[The following blog entry was inspired by an exchange with a family member. I chose to write it not so much to initiate some kind of debate, but rather because I think the issues our exchange raised have broader implications. To the extent that it may be perceived as a direct response to this exchange, I hope readers will recognize that I have written it without hostility, and in the spirit of constructive criticism. Like most of my entries, it has been written hurriedly due to time constraints.]
When one is engaged in Palestinian solidarity organizing, charges of exceptionalism become familiar refrains: Why are you singling out Israel? Why aren’t you organizing against misogyny in Afghanistan or homophobia in Iran? Why aren’t you confronting human rights abuses in North Korea?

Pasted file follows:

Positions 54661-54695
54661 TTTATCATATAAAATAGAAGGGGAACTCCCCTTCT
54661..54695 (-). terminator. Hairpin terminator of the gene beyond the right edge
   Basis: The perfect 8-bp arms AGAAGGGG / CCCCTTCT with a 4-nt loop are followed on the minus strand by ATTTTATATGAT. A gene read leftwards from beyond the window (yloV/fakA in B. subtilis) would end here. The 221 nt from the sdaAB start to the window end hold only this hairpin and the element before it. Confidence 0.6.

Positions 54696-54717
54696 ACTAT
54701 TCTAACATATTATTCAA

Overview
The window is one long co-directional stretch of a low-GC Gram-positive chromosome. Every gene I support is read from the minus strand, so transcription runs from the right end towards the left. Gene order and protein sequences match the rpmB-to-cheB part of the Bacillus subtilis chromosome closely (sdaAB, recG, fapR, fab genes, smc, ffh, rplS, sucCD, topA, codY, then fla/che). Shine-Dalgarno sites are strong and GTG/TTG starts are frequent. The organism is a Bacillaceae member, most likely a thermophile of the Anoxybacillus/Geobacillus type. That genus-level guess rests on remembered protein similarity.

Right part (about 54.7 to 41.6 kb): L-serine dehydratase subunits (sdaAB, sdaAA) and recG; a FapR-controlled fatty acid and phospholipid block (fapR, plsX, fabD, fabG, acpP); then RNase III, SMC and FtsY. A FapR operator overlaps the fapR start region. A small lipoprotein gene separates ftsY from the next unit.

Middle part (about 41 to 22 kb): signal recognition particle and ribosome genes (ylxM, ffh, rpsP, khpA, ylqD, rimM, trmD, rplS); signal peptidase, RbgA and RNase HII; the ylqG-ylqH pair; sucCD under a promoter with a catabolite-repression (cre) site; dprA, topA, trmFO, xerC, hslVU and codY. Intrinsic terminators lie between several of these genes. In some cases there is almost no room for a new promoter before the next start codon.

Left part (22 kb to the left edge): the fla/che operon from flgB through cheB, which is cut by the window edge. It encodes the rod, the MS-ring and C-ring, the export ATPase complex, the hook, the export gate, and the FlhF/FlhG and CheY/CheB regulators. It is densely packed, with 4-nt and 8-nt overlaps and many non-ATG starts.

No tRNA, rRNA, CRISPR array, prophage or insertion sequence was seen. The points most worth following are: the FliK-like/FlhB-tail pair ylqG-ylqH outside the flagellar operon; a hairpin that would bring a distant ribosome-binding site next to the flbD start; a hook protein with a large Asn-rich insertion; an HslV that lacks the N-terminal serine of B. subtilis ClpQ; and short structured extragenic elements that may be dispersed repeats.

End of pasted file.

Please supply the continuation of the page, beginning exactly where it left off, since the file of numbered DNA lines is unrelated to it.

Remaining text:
These charges are somewhat ironic, for exceptionalism is indeed pervasive in the discourse surrounding Israel/Palestine, both on the right and on the left. On the right, exceptionalism becomes the means by which Israel and its allies justify an apartheid state and the various forms of material, psychological, and epistemological violence which are required for its reproduction. In both self-representation and external perceptions, Israel becomes the inheritor of a Jewish victimization which is taken outside of time, removed from its specific historical and geographic circumstances and said to exist in perpetuity. If Israel builds up a fortress state which regularly uses military violence against Palestinians or neighboring states, this is because Israel must keep constant vigilance, lest it be consumed by the rest of the world’s unshakable anti-Semitic compulsions (which are, naturally, always on the brink of giving way to another Holocaust). At the same time, exceptionalism manifests in a racist imaginary in which Israel becomes a bastion of Western civilization, bulwark against the barbarous hordes which make up the rest of the Middle East. If Palestinians fire rockets into Israel, it must be because they don’t value life in the same manner that Israelis (and Westerners) do; if (some) queers have greater civil rights in Israel, it must be because Israel possesses an enlightened tolerance which its backward neighbors (codified as Arab or Muslim) lack.